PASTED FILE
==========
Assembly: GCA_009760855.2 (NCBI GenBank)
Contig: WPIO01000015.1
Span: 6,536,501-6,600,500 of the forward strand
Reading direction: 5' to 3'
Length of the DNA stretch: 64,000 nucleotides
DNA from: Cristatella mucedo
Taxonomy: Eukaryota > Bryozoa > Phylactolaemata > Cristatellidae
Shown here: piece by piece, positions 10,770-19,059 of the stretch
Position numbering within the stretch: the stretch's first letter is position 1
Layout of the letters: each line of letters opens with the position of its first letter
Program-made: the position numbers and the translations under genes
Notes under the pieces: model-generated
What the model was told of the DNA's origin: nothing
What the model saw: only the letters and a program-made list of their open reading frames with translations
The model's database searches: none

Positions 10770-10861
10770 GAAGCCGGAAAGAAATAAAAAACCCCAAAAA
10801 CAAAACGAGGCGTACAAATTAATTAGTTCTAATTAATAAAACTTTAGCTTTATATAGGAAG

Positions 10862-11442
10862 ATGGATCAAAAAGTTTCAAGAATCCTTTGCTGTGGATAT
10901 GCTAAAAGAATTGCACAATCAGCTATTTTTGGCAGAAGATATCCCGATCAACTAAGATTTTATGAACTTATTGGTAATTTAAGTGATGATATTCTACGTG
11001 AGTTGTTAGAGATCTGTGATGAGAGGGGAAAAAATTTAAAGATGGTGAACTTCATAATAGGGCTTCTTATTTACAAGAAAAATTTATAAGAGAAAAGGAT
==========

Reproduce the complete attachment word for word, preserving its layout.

Assembly: GCA_009760855.2 (NCBI GenBank)
Contig: WPIO01000015.1
Span: 6,536,501-6,600,500 of the forward strand
Reading direction: 5' to 3'
Length of the DNA stretch: 64,000 nucleotides
DNA from: Cristatella mucedo
Taxonomy: Eukaryota > Bryozoa > Phylactolaemata > Cristatellidae
Shown here: piece by piece, positions 10,770-19,059 of the stretch
Position numbering within the stretch: the stretch's first letter is position 1
Layout of the letters: each line of letters opens with the position of its first letter
Program-made: the position numbers and the translations under genes
Notes under the pieces: model-generated
What the model was told of the DNA's origin: nothing
What the model saw: only the letters and a program-made list of their open reading frames with translations
The model's database searches: none

Positions 10770-10861
10770 GAAGCCGGAAAGAAATAAAAAACCCCAAAAA
10801 CAAAACGAGGCGTACAAATTAATTAGTTCTAATTAATAAAACTTTAGCTTTATATAGGAAG

Positions 10862-11442
10862 ATGGATCAAAAAGTTTCAAGAATCCTTTGCTGTGGATAT
10901 GCTAAAAGAATTGCACAATCAGCTATTTTTGGCAGAAGATATCCCGATCAACTAAGATTTTATGAACTTATTGGTAATTTAAGTGATGATATTCTACGTG
11001 AGTTGTTAGAGATCTGTGATGAGAGGGGAAAAAATTTAAAGATGGTGAACTTCATAATAGGGCTTCTTATTTACAAGAAAAATTTATAAGAGAAAAGGAT